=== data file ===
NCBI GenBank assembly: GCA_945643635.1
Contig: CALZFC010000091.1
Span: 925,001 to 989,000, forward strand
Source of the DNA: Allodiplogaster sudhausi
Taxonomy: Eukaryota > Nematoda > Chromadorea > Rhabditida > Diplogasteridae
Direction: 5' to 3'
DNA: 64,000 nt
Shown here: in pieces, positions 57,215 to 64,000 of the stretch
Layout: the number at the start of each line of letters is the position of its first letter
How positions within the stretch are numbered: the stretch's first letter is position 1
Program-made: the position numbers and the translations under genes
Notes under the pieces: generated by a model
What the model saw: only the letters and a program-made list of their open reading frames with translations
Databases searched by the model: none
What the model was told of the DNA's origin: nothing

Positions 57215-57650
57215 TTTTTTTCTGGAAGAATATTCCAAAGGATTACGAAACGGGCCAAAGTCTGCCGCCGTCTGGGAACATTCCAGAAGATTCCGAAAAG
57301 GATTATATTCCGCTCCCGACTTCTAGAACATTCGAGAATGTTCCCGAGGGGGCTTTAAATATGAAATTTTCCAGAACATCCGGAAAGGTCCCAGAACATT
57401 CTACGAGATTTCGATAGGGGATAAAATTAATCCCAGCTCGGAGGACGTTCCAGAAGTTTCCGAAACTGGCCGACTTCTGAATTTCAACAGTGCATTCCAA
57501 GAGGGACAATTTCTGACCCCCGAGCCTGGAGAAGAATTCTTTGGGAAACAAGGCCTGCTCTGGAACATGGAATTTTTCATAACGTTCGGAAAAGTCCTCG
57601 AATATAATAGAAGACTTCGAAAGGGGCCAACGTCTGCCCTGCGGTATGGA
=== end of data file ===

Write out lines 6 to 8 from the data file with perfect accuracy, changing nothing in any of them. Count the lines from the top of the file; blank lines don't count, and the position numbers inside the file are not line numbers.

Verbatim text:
Direction: 5' to 3'
DNA: 64,000 nt
Shown here: in pieces, positions 57,215 to 64,000 of the stretch